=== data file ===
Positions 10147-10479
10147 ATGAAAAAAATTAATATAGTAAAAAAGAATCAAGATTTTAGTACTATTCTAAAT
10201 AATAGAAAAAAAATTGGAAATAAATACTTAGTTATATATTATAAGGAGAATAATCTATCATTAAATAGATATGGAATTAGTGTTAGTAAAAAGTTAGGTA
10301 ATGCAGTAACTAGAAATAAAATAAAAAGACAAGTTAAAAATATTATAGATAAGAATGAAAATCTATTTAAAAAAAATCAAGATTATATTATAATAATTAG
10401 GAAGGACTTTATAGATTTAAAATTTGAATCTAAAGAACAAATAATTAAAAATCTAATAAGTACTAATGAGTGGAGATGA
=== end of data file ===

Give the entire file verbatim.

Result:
Positions 10147-10479
10147 ATGAAAAAAATTAATATAGTAAAAAAGAATCAAGATTTTAGTACTATTCTAAAT
10201 AATAGAAAAAAAATTGGAAATAAATACTTAGTTATATATTATAAGGAGAATAATCTATCATTAAATAGATATGGAATTAGTGTTAGTAAAAAGTTAGGTA
10301 ATGCAGTAACTAGAAATAAAATAAAAAGACAAGTTAAAAATATTATAGATAAGAATGAAAATCTATTTAAAAAAAATCAAGATTATATTATAATAATTAG
10401 GAAGGACTTTATAGATTTAAAATTTGAATCTAAAGAACAAATAATTAAAAATCTAATAAGTACTAATGAGTGGAGATGA